And as we know, we are only ever one click away from the next new technological advance. 

“Voice search (rather than keyboard search) could be a big growth area in the next 24 months or so,” suggests Christopher Bassett, adding it’s critical to keep websites updated and easily searchable. 

Measuring success

Lee Burkill is fully booked for the next year, a testament to the strength of his approach. He markets entirely online and through his social media accounts: “I blog and vlog about my work. While it is time-consuming, I find it better in terms of ROI, and more successful than adverts and traditional mailshots. 

Lee Barkhill uses a vlog to reach his customers

“My advice to people wanting to improve their marketing strategy would be to start showing more of their work rather than just pushing keywords for search online. People are more savvy with wanting to see reviews and detailed visuals of your work. So if you can, keep your websites up to date with your work and write summaries on how and why of your achievements. It’s far more engaging for readers and will act as your best form of advertising.”

For Helen Dearing, the key to success is to involve the business team, combining communications and the creative, and creating multiple content from a planned event such as a video shoot. 

“For example, a video interview with a chainsaw carver could be channeled on social media, tips can be written as a blog post on your website, then link it back to product pages on the website. And communicate that again via social media. And you have still photography, too. So you could have six months worth of content just from planning one day, and I think that’s where it needs to be.”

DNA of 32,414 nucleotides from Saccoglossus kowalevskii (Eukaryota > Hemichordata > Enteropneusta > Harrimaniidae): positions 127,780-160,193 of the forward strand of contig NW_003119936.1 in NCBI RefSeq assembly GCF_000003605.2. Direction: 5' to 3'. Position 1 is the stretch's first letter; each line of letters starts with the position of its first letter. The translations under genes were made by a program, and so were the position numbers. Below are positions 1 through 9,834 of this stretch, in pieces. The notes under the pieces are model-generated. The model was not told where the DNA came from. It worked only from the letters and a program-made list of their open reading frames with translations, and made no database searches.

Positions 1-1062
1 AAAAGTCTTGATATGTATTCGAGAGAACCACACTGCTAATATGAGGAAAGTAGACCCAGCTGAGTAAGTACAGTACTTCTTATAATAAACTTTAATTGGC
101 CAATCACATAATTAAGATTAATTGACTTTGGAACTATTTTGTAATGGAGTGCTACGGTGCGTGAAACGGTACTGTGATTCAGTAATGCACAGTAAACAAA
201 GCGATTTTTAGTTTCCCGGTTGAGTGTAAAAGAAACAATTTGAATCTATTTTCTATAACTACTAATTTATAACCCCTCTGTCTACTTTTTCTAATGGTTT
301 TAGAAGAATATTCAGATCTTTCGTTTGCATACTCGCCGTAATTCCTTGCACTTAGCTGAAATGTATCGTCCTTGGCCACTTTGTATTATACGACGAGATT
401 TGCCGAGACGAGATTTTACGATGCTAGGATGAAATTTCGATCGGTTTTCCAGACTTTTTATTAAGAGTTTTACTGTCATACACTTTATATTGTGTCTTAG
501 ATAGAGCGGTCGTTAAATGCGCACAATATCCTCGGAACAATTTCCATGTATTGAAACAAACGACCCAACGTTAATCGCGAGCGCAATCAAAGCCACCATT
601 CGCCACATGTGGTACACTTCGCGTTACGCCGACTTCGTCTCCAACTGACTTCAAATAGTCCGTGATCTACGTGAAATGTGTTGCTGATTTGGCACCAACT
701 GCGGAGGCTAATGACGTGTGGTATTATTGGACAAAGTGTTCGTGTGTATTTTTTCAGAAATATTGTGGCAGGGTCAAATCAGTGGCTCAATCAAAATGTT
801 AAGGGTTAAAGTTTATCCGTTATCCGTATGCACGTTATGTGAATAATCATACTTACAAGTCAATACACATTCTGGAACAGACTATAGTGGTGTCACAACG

Louise Challis believes trade shows also play a part in a marketing plan because people remember seeing something on a stand, or use the mug picked up at the stand: 

“It’s just being in the right place at the right time. Embracing new methods, and using them in conjunction with tried and tested methods of getting the message to the market. It’s a bit of a balancing act, and sometimes it’s a case of trying various things,” she says.

Lesley Spence thinks that ultimately it’s down to brand awareness and sales.

“All leads and sales are recorded, and we monitor and drill down to understand the original source. We use analytics and back-end software to monitor website activity and success, and social media analytics to measure interaction and see the pull-through to the website. We also listen to our 30-strong sales team who speak or meet customers every day – they tell us what’s working and what isn’t.”

As Tony Hawkins concludes, marketing begins with a plan: “Determine the best channels to get the information out there. There’s still a place for using direct mail, flyers or inserts; just don’t put all your eggs in one social media basket.”